An Insider’s Look at Craft Beer: What You Need to Know

Beyond facts and figures, this is what craft beer drinkers actually need to know about the industry.

 

Craft beer has garnered a reputation for being high in ABV, pricey, and oh-so bitter and hoppy.  And there is some truth to that, especially compared to the generic, commercialized, Big Beer options like Budweiser that most people think of by default when they think of beer. On the other hand, that “beer” is a pretty low starting point, so being above it in the realm of flavor and ABV is not really saying much. Big Beer bashing aside, none of that actually has to do with why we love craft beer.

Craft beer is all about innovation, creative thinking, and passion. It’s about new, crazy flavors; things that sound like they really shouldn’t work, but that do. It’s about people bringing passion to their jobs, day in and day out, to make exemplary products that push so far beyond what beer used to mean. That’s what we’re here for: the things that push us out of the comfort zone of what has been accepted in the past and guide us toward having open minds and open palates, ready to experiment and broaden our horizons and take chances on someone else’s dream of a great product, a great business, and obviously, great beer.

 

All that said, here’s an insider scoop on what you actually need to know about craft beer:

 

Yes, it comes with a higher price point and can certainly pack quite the ABV punch, but that’s not the point. We can spout stats and figures all day about definitions of particular styles and ABVs and IBUs, but that isn’t going to help you learn much.

One of the great things about craft beer is that every beer is unique and breweries are constantly trying new techniques and styles, and infusing classic beers with new ingredients. If you’re looking to put these beers into black and white categories, craft beer may not be for you; not all IPAs are insanely bitter and not all dark beers are stouts. That’s the underlying point of this movement; it’s innovative and inspired and dynamic. Craft and Indie beer is about so much more than a box to check or playing by the arbitrary rules created 100s of years ago. The industry is constantly evolving, and luckily these brilliant brewers are taking us along for the ride.

-Don’t waste your time on pilsners. While we all need to start somewhere, if you are looking to experience craft beer in all its glory, don’t get stuck with a pilsner as your go-to option for too long; expand your palate. Are they still well-made beers? Absolutely, but by sheer definition of the style, they don’t have very dynamic flavors. The hop content is so mellow and minimal that it isn’t really worth paying $6 or $7 a pint, which is what you’re looking at, even at most breweries. Honestly, if you like pilsners, try expanding to pale ales, which can be a bit more worthwhile if you come across a really good one (see Alesmith’s .394), but even then, the price point oftentimes won’t be reasonable (also, see Alesmith’s .394).

 

-No one really cares about IBUs anymore. Sure, it was a helpful starting point, especially in the days of microbrews, but now brewing recipes are so much more sophisticated that a certain beer may very well have a high hop and bitterness complex and the IBU measurement will reflect that, but there’s no statistic on the board for how well the malt or chocolate or sweetness of the fruit balances that out. Don’t judge a book by its cover; don’t judge a beer by its IBU count.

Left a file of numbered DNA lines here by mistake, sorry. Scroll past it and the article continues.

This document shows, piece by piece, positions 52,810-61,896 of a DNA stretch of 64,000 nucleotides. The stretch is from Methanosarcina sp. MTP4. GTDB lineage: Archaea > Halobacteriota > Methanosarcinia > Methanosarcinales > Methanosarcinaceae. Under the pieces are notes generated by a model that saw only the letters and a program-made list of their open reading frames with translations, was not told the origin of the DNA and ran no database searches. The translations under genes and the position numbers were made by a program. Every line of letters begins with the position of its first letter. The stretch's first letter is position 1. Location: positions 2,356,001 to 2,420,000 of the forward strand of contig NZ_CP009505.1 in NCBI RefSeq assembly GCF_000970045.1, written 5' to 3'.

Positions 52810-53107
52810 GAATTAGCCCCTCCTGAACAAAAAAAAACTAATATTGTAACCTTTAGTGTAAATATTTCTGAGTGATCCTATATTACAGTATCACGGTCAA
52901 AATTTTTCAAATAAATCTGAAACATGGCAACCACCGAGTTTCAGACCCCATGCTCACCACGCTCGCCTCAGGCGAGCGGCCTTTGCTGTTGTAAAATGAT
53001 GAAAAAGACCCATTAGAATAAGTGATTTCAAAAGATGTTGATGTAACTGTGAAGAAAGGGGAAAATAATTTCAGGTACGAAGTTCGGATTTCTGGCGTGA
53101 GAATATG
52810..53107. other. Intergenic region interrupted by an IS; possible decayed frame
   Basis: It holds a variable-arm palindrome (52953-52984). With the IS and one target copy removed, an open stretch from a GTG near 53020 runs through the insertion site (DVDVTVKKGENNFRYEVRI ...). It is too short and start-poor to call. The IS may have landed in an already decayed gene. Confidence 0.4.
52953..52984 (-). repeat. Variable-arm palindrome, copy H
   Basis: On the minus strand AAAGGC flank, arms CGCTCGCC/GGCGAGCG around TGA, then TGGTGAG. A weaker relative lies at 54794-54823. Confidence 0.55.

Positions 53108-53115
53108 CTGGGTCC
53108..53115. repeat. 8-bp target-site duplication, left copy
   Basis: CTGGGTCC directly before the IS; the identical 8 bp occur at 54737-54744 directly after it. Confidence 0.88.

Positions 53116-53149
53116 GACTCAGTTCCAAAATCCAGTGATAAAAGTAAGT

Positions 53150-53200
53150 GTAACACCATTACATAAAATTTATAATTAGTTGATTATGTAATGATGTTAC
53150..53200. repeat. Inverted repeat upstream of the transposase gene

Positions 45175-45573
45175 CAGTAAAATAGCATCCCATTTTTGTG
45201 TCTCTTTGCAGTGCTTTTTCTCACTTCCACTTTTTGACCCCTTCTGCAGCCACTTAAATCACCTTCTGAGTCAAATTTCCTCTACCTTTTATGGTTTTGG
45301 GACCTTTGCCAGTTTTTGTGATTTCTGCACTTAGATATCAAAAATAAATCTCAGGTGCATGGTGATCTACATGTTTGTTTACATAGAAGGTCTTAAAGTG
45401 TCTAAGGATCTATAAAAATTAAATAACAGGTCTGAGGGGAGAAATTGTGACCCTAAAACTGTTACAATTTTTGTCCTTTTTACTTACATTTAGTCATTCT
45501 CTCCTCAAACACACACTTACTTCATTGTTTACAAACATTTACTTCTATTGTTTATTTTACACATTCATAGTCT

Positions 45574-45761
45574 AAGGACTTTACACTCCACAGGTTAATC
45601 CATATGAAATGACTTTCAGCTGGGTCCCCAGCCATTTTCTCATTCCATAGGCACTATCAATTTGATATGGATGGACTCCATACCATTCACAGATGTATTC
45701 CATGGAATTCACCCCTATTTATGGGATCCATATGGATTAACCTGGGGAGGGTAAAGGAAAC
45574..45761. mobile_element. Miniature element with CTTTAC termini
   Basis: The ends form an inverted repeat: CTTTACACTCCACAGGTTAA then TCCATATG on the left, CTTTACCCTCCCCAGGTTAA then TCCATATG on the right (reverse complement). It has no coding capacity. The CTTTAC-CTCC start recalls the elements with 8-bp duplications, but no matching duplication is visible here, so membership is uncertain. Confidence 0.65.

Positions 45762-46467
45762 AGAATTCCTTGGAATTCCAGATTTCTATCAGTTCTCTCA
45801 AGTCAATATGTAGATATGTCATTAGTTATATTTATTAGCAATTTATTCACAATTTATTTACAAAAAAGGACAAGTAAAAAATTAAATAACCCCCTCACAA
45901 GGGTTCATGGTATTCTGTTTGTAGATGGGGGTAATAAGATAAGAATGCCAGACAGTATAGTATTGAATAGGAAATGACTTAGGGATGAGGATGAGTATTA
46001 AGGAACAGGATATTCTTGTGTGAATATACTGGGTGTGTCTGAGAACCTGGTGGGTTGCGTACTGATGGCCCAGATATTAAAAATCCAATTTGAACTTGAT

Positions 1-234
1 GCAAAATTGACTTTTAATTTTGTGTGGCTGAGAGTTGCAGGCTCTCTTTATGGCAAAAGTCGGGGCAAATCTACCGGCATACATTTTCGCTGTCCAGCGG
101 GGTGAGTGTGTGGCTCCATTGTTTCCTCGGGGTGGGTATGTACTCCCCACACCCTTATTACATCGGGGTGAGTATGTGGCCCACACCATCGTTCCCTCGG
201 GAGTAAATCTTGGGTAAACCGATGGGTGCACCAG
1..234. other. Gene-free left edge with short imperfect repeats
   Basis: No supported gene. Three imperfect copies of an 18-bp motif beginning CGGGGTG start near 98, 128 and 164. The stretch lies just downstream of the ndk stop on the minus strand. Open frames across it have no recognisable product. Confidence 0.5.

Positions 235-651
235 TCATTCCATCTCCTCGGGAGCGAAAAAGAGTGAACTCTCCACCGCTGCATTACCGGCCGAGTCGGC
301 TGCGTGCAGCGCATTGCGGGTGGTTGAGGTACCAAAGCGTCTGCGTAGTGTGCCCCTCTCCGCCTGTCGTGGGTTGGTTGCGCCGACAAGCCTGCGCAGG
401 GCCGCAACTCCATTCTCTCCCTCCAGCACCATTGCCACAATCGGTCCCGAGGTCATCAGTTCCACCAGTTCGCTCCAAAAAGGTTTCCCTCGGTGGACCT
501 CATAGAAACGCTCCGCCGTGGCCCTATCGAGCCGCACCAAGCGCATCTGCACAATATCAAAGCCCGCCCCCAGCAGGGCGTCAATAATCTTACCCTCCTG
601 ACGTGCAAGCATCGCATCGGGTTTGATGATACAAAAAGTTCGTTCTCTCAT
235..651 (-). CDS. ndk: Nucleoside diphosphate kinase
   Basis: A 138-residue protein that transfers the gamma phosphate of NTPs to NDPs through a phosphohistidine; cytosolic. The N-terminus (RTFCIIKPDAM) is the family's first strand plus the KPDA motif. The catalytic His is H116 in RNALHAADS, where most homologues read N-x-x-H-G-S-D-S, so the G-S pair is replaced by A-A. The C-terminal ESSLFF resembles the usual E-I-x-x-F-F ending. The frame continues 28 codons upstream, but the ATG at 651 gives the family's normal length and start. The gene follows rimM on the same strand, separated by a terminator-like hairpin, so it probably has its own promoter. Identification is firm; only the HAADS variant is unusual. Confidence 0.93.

-IPAs. Yes, this is the heart of craft beer. East coast style versus west coast style doesn’t even matter; in both regards, this is where craft beer flourishes. The recipes and (obviously the results) are just brilliant and constantly changing and getting better.  And on the flip side of all of that change and innovation, breweries are achieving remarkable consistency (which is especially impressive in hazy, New England style IPAs). There are also more and more unexpected IPA flavors like coffee, grapefruit, and blood orange that are actually incredible.

-In a similar vein, stouts are a huge part of the “craft” aspect of craft beer. Between the flavor infusion which has graduated from only chocolate and coffee (we see you and your experiments Belching Beaver), to food pairings with everything from donuts to full dinners, stouts are a huge staple in the industry. Sidenote: while IPAs are definitely year-round beers, don’t be corralled into thinking stouts are only for winter. Dry stouts and milk stouts especially are great all year round.

-Small batches and R&D (research and development) beers are the pinnacle of the industry. A good way to be “in the know” is to try them whenever you’re given the chance, even if it isn’t something you normally would choose. These brews are the groundwork that often lead to the next “big thing” or style wave, like Gose having a moment in the sun last summer, not to mention the entire Haze Craze taking over the west coast. The local market has influence some over that too, because oftentimes, the R&Ds that do well (sell quickly and get good feedback) tend to get the green light to go into larger, sometimes even main production.  Another cool thing about these small batches is that they are where you most often see collaborations between breweries, which is not only great for the industry in general, but also results in really amazing beers.

Bottom line: Craft beer is anything but boring. There are all kinds of styles and flavors you may have never imagined in beer, brought to life because of magic… I mean the science of brewing. That’s the heart of what craft beer is though; it’s a trade, it’s a business, but at the end of the day… it’s art. Deliciously, consumable art.

Cheers!

 

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